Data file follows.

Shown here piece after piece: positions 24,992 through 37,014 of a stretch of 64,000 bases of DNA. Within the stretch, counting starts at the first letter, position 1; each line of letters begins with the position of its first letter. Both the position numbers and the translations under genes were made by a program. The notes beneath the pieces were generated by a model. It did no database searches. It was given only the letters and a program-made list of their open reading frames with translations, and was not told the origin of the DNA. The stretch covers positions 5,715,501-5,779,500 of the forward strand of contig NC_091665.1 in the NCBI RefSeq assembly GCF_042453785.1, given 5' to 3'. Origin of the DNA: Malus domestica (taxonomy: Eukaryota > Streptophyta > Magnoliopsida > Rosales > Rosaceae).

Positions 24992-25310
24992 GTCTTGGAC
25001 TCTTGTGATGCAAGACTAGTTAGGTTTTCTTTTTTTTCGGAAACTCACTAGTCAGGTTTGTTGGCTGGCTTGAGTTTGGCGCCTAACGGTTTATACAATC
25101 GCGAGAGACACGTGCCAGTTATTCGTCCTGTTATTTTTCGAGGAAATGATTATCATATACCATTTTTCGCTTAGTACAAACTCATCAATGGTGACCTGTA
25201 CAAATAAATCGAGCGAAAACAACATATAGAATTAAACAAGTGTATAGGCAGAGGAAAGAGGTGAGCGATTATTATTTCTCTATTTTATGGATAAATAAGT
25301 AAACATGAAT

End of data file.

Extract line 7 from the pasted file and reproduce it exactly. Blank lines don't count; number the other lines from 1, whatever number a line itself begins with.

25301 AAACATGAAT